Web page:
The detection of pathogenic cells and their toxins is also carried out by agglutination. Antibody molecules can bind with multiple antigens, which makes it useful for application in these areas. Whenever these antigens bind with antibodies, they form antigen and antibody agglutination.

And as the toxins that are produced by pathogens antigens, thus for detection of these antigens, a suitable antibody can be used, i.e., the suitable antibody will lead to agglutination, which will lead to the identification of that pathogen.

What is Coagulation?

Coagulation referred to as the formation of blood clotting or gelling of particles. This process of coagulation takes place is carried out in colloidal suspensions. Whenever there are unstable particles present in a solution, the process of coagulation can take place. Here a substance that can cause the coagulation is known as a coagulant.

The stability in this colloidal solution is dependent upon the electrical charge that is carried out by them. The imbalances in the charges of these charged particles here lead to coagulation. When the particles accumulate due to imbalances charges, they form aggregates. These aggregates settle in a container due to gravitational force, which termed as coagulation.

In the case of blood coagulation, i.e., blood clotting, the blood clots are initiated with platelet plug formation, which is followed by intrinsic or extrinsic pathways and, in the end, a common pathway. Whenever trauma faced by endothelial cells, a chemical released in the blood vessels, which activates and aggregates platelets, whenever this trauma faced by cells alone, the release of histamine takes place with another inflammatory mediator also comes in the way, which includes serotonin, major basic proteins, prostaglandin, prostacyclin, etc. With these chemicals, the platelet plug comes formed.

Reactive extracellular matrix material triggers two chain reactions that are known as intrinsic or extrinsic pathways, which at the end, activate factor X and thus leading to the third step of the common pathway. This common pathway forms fibrin mesh, which traps blood cells and forms blood clots. This process of coagulation is certainly disturbed by major diseases like Hemophilia, which is a condition in which the body’s ability to form blood clots hindered due to the lack of the process of coagulation.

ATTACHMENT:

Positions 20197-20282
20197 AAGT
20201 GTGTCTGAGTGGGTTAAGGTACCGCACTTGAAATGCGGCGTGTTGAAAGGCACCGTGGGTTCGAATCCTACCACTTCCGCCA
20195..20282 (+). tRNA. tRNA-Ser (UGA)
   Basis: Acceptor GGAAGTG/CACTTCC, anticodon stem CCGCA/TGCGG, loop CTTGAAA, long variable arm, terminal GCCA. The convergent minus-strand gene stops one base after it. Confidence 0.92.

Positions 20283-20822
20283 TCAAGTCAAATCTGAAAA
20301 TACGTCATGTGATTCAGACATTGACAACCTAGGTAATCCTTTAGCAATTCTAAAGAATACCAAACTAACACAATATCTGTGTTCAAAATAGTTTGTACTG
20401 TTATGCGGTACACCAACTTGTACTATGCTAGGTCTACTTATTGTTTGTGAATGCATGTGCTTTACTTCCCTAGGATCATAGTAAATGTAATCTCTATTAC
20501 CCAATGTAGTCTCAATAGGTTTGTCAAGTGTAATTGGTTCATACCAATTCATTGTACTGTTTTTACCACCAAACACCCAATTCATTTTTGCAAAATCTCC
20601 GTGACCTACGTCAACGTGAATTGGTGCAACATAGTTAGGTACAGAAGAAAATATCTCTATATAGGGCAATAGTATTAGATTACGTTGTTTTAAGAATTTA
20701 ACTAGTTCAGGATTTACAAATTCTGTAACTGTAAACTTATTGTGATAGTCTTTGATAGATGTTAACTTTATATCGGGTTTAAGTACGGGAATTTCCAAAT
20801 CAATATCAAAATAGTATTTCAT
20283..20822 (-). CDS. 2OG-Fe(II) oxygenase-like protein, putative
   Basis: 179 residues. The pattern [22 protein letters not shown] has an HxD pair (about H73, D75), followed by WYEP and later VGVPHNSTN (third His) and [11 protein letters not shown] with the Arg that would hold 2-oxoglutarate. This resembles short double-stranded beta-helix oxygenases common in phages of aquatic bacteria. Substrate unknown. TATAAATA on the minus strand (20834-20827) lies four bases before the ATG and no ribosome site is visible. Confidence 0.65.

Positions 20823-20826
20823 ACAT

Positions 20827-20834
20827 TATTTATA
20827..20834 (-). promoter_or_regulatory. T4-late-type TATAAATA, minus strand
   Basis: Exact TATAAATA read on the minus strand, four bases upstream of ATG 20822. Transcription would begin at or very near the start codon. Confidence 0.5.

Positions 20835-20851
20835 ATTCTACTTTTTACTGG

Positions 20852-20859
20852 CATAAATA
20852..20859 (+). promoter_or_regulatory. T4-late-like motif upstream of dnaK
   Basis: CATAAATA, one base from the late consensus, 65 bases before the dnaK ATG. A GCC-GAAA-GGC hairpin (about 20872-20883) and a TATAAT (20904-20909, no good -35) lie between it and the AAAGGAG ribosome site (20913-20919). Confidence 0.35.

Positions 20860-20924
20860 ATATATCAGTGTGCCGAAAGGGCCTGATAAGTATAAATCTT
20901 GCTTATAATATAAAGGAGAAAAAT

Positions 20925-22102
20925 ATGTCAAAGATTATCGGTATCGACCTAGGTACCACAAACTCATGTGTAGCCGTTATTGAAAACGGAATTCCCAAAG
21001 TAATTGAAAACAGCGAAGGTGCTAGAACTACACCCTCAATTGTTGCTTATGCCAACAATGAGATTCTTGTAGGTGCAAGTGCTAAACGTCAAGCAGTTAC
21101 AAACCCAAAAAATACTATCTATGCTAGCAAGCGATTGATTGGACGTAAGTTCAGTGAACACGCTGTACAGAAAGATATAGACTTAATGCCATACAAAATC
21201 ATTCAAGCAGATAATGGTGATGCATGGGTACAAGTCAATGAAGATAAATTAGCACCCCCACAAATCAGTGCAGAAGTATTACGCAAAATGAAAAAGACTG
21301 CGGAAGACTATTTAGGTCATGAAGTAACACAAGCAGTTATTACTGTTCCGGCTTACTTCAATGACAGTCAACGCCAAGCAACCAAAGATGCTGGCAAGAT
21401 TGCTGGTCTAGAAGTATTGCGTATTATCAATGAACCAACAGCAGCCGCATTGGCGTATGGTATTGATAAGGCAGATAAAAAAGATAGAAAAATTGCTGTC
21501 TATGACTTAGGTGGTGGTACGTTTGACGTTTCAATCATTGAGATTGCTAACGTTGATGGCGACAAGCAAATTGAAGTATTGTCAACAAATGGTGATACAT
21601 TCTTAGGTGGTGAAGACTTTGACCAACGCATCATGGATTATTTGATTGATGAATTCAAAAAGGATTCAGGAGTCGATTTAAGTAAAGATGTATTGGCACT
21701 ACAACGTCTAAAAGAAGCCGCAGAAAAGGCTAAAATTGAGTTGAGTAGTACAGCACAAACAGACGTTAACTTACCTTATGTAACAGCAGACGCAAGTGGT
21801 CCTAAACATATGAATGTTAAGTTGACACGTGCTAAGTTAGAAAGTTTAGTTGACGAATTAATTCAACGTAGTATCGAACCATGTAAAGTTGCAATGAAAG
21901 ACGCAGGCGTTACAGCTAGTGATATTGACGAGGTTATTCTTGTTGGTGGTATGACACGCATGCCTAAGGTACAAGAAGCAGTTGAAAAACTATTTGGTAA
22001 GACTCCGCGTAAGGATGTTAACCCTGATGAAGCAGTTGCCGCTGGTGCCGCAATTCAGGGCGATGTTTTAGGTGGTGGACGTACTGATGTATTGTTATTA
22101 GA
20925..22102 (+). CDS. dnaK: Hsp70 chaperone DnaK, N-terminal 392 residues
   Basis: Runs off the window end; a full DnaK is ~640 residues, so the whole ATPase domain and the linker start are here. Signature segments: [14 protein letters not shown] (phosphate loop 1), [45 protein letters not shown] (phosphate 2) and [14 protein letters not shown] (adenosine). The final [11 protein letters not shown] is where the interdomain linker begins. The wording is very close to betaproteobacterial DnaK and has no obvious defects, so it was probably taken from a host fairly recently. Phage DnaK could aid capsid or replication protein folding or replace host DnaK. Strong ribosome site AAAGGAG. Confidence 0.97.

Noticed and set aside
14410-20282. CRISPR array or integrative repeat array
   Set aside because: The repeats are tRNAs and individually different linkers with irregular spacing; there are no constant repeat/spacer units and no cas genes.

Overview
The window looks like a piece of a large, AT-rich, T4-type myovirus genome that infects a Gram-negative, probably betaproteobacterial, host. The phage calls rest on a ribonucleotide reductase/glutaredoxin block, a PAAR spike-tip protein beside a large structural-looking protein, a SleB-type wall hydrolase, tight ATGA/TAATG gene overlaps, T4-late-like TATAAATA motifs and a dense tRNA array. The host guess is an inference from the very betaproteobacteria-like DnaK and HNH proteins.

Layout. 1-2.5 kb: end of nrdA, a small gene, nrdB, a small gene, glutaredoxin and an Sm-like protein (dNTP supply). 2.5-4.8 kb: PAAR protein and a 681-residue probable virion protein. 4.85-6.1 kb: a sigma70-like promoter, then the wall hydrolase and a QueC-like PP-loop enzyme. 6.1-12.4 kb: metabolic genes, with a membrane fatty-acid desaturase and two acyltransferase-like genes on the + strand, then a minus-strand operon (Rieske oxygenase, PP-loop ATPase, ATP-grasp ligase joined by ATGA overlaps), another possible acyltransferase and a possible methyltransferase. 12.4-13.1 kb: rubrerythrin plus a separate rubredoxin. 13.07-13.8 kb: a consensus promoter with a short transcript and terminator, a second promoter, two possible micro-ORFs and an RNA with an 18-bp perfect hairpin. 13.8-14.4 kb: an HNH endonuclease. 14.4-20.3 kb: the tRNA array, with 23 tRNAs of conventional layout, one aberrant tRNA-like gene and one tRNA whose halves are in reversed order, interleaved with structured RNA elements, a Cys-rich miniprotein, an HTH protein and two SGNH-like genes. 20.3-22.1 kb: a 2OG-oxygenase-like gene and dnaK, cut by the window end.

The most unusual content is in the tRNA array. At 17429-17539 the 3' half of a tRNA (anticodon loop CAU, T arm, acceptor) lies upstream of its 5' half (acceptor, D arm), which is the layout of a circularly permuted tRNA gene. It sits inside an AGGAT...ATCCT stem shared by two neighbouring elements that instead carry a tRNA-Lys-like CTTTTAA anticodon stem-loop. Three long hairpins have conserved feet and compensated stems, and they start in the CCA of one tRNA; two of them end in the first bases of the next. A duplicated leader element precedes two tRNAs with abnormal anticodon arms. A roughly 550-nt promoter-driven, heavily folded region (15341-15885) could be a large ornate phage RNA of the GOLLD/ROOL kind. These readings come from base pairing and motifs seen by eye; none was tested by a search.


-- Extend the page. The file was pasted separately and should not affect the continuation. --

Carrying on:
Thus leading to excessive bleeding, and thus, this blood loss also leads to myocardial infarction or strokes like devastating conditions. As seen here above in the case of Coagulation, the resultants are the small particles that accumulated, and their ultimate produce is in the form of clumps.

Key Differences

  1. Agglutination is the accumulation of small particles in a solution; on the other hand, coagulation is the formation of clumps in the solution.
  2. Agglutination usually results in solid masses when the components in the solution react with each other, on the flip side, coagulation results in the formation of clumps after the multi plasma reaction.
  3. Agglutination is carried out by the reaction of antigens and antibodies in the blood; conversely, the coagulation observed in the blood due to the enabling of multiple plasma factors.
  4. Agglutination can be carried out by as many particles, but coagulation is the property of blood for the formation of clots, or it can also take place in colloidal suspensions.
  5. Agglutination has its uses in the identification of blood groups for an individual and identification of the virus in the subject; but, coagulation seen in the clotting of wounds after injuries in humans and other living organisms.

Conclusion

Agglutination is the phenomenon that is commonly referred to accumulation of small particles together to carry out the process, whereas Coagulation is the phenomenon that is referred to the formation of clumps in the solution after reaction of the particles due to multiple plasma factors.

Janet White

Janet White is a writer and blogger for Difference Wiki since 2015. She has a master's degree in science and medical journalism from Boston University. Apart from work, she enjoys exercising, reading, and spending time with her friends and family. Connect with her on Twitter @Janet__White